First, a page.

A detailed project description and additional photos of the Solar Canopy can be found in the 2013 IDEAS2 Awards article from the May 2013 issue of MSC.





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Steel Sculpture Competition Entries Due Sept. 2
Posted by Tasha Weiss on May 27, 2014 at 5:17 PM.

Make your structural steel vision come to life! How? By entering AISC’s fourth annual Steel Sculpture Competition!
AISC is searching for the greatest steel sculptures. If you’re an AISC full or associate member, join this year’s competition and create your own innovative steel sculpture for a chance to have your company featured in MSC and more.
Here are the rules:


  • The sculpture must be steel (and only steel), but shapes, sizes and steel type can be your personal preference.
  • The sculpture must be made entirely by your staff.
  • The finished sculpture must fit in a 2-ft by 2-ft by 2-ft box (for shipping purposes).
  • All entries must include a title and the name of the company submitting the project.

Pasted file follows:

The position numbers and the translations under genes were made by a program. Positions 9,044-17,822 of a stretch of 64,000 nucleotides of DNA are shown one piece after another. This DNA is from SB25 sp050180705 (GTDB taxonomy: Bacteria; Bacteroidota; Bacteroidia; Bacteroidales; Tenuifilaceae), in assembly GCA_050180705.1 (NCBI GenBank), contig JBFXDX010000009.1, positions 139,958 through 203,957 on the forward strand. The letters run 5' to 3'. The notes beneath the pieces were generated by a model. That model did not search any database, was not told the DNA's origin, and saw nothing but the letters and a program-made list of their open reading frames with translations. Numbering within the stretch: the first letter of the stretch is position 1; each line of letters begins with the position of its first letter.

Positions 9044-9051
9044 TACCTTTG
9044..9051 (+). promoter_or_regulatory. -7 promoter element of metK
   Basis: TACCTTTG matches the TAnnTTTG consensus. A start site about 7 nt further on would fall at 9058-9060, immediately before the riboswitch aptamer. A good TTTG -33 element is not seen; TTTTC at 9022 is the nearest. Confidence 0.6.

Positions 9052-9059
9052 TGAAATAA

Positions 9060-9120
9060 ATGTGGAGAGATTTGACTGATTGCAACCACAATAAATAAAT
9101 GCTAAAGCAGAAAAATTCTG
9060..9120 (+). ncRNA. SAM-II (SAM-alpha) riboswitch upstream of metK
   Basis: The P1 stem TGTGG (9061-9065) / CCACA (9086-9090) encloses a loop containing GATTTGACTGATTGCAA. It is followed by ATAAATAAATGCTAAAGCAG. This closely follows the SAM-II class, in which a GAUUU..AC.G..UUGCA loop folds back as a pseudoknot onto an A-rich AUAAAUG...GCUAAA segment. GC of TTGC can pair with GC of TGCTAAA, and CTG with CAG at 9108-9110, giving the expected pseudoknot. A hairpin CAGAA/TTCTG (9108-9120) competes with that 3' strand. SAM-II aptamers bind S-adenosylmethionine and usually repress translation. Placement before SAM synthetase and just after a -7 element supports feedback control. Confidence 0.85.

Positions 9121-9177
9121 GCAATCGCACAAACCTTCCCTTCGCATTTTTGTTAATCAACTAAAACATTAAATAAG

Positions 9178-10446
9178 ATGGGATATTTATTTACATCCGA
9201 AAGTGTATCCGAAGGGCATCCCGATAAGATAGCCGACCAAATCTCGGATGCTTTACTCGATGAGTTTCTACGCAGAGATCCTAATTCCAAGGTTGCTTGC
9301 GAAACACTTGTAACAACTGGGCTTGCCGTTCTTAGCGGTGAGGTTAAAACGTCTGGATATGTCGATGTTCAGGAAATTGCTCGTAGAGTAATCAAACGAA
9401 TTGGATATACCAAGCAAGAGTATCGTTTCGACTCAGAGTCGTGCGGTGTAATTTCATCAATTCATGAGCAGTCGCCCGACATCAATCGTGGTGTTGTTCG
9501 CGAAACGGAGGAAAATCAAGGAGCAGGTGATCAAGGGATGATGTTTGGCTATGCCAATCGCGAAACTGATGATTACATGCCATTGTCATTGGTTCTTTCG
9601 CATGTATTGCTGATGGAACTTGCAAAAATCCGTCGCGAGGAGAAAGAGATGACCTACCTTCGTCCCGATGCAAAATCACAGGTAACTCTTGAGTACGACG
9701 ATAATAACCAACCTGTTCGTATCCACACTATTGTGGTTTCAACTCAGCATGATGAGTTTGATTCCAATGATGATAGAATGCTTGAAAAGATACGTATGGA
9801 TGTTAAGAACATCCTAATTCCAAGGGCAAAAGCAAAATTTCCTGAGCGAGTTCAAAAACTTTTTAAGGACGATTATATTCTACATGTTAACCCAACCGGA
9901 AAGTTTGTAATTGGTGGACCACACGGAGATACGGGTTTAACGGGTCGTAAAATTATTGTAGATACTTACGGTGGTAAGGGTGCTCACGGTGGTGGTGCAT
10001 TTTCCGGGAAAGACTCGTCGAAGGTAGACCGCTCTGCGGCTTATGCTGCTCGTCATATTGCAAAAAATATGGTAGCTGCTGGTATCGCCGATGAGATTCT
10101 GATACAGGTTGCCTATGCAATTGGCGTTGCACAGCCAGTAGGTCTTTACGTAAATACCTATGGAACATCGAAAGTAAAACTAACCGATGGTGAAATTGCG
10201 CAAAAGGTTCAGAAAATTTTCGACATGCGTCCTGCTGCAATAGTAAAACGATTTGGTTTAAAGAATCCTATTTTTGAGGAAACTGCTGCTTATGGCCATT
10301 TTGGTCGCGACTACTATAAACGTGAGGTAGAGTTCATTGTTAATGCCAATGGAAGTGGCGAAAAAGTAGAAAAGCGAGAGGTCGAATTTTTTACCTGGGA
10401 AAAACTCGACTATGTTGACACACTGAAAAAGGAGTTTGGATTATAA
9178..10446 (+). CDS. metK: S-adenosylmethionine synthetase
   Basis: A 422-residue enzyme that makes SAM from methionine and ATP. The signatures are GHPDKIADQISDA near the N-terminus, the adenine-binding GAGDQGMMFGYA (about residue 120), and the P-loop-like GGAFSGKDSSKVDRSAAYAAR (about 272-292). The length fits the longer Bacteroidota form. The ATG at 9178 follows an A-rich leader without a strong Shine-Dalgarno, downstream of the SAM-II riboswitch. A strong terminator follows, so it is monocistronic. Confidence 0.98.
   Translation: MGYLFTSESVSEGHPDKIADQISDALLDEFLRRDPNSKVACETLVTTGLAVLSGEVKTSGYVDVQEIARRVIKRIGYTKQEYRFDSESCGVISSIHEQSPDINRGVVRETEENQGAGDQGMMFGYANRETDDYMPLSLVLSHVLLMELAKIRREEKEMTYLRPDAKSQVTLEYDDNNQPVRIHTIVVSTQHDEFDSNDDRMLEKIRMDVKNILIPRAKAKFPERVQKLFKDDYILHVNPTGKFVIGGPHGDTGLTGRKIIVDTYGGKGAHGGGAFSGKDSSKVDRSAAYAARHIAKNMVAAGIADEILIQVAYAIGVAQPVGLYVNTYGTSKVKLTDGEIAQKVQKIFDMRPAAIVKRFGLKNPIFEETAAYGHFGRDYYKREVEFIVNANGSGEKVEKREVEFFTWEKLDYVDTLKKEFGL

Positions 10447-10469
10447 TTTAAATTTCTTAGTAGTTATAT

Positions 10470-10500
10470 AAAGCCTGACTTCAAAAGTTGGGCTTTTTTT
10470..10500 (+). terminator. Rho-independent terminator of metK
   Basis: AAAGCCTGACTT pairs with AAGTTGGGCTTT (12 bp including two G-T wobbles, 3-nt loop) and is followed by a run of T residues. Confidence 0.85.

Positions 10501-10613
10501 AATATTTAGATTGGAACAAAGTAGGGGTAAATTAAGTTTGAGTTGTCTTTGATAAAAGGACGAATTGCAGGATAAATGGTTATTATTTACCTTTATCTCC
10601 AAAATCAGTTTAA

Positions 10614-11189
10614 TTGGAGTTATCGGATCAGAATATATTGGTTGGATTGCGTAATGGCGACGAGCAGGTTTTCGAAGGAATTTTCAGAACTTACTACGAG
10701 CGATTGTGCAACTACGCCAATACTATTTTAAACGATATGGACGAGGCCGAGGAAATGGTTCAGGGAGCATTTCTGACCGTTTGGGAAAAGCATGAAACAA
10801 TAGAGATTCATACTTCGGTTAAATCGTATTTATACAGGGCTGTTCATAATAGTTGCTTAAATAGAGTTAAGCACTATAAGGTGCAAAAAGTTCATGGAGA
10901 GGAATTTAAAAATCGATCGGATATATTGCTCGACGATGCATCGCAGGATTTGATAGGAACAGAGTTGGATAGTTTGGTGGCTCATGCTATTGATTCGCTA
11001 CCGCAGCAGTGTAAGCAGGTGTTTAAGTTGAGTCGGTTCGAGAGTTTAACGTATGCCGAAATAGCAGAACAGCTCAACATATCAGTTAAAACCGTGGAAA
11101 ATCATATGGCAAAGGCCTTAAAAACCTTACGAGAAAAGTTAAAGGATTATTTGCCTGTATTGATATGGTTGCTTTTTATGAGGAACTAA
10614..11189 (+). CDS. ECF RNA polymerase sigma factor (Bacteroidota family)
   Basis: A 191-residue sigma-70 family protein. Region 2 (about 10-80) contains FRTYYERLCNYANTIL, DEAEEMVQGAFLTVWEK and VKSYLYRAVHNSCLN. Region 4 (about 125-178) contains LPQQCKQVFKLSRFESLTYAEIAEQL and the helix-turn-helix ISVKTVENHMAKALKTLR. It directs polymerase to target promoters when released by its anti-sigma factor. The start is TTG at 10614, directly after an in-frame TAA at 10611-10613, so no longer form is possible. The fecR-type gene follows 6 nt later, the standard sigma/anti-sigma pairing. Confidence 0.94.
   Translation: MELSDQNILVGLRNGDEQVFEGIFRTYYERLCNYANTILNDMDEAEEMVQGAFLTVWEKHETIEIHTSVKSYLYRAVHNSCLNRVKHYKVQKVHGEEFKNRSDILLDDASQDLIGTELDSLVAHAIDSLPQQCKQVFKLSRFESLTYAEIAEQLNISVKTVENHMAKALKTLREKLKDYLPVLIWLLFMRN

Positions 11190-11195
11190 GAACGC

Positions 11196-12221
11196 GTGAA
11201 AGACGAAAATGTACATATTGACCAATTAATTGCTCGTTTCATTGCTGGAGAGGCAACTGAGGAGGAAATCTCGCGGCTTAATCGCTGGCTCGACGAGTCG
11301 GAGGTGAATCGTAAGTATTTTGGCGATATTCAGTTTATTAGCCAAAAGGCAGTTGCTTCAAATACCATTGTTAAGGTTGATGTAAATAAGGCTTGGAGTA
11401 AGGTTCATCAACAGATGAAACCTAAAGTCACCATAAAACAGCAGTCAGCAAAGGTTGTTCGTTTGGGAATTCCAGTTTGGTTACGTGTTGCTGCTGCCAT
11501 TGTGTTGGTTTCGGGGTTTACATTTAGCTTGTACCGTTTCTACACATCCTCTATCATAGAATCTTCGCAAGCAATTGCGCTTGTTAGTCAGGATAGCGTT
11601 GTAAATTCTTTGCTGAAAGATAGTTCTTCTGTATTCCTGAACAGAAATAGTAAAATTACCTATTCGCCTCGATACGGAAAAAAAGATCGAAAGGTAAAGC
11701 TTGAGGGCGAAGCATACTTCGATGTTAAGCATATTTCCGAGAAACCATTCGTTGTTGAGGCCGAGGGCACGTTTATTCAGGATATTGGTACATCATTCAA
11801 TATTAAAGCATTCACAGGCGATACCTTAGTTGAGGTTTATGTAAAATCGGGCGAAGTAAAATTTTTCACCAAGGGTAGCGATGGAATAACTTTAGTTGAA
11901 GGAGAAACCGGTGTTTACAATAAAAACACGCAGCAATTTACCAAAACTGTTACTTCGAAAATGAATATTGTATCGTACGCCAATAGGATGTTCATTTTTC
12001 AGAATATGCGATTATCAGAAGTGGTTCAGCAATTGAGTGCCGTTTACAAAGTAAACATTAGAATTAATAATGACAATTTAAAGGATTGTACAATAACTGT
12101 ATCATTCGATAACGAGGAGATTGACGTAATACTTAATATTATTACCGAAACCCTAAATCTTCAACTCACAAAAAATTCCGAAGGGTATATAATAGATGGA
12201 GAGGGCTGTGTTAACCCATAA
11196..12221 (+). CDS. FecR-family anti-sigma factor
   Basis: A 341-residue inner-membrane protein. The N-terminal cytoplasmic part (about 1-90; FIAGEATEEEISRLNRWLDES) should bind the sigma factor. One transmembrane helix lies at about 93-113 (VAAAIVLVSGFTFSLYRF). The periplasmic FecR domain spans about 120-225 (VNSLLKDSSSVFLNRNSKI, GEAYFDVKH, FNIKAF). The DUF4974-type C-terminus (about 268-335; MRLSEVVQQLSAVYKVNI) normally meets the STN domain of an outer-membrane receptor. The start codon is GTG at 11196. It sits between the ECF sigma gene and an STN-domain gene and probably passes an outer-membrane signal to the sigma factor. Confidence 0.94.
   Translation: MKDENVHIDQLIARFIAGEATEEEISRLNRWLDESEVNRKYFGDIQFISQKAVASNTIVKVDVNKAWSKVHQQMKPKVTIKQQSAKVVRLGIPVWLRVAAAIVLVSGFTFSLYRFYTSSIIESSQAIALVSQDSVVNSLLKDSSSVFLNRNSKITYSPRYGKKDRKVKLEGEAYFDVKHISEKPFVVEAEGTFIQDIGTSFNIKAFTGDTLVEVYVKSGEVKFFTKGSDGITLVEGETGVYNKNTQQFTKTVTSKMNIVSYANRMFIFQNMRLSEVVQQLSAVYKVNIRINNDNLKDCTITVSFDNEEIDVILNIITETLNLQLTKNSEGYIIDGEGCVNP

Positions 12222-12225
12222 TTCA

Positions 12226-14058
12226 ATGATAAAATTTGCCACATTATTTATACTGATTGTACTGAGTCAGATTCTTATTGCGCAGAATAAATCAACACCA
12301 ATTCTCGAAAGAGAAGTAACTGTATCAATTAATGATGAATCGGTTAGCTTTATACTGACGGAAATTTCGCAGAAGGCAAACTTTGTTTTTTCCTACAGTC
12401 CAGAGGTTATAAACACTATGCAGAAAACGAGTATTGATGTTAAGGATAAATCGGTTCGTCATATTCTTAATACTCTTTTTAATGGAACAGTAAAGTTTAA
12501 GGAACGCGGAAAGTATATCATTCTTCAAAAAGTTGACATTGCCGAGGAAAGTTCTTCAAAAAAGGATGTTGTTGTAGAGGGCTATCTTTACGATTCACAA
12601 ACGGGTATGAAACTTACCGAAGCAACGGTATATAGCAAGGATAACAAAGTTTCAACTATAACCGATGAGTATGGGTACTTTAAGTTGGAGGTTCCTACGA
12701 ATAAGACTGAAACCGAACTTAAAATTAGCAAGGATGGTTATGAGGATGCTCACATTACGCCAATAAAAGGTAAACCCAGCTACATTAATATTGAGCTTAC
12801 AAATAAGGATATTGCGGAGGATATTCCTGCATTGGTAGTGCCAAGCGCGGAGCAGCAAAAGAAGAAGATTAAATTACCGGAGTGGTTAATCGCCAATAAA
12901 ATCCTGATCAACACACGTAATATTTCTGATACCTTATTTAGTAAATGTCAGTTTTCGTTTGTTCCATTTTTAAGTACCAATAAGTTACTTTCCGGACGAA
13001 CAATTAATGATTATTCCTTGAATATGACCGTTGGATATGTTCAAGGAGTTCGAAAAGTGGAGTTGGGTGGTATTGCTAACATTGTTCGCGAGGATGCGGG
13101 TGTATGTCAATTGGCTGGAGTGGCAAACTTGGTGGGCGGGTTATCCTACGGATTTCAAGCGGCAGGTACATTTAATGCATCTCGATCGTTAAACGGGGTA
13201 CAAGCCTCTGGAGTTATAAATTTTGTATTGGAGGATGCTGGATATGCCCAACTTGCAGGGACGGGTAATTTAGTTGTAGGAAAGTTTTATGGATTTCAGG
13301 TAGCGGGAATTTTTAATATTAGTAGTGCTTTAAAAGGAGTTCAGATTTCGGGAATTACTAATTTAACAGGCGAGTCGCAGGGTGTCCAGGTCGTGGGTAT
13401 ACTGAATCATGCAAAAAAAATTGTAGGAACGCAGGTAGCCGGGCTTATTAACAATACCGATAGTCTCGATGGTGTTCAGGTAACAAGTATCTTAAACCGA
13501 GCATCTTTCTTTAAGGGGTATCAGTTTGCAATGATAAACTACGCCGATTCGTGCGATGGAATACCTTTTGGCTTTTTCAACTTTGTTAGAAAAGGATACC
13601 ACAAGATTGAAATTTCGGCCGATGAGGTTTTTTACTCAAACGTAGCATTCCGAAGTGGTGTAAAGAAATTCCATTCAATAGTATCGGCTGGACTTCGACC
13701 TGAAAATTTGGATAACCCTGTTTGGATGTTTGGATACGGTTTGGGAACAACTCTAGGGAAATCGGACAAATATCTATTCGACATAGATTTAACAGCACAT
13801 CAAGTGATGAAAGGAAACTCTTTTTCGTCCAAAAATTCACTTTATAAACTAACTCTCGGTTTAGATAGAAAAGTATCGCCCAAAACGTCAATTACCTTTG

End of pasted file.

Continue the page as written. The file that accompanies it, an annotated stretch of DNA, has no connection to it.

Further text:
• There’s no theme! But keep in mind these characteristics of steel: adaptable, economical, quick and sustainable.

Submit photos of your sculpture by September 2, 2014 to AISC’s Jenny McDonald at  
From September 8-12, all entries will be posted to AISC’s Facebook page ( where they’ll be voted on by fans. The top five finalists will be put on display at the 2015 NASCC: The Steel Conference, March 25-27 in Nashville, where the ultimate winner will be chosen by attendees. The winner will also be featured in MSC and receive a catered lunch for their company.
Learn more about the competition at  
lunch-atop-a-skyscraper.jpgRead about this year’s winning sculpture, “Lunch Atop a Skyscraper,” in the May issue of MSC.
The competition is part of SteelDay, the structural steel industry’s largest educational and networking event, held nationwide. It’s scheduled for September 19 this year; mark your calendars! If you’re interested in hosting or attending an event, visit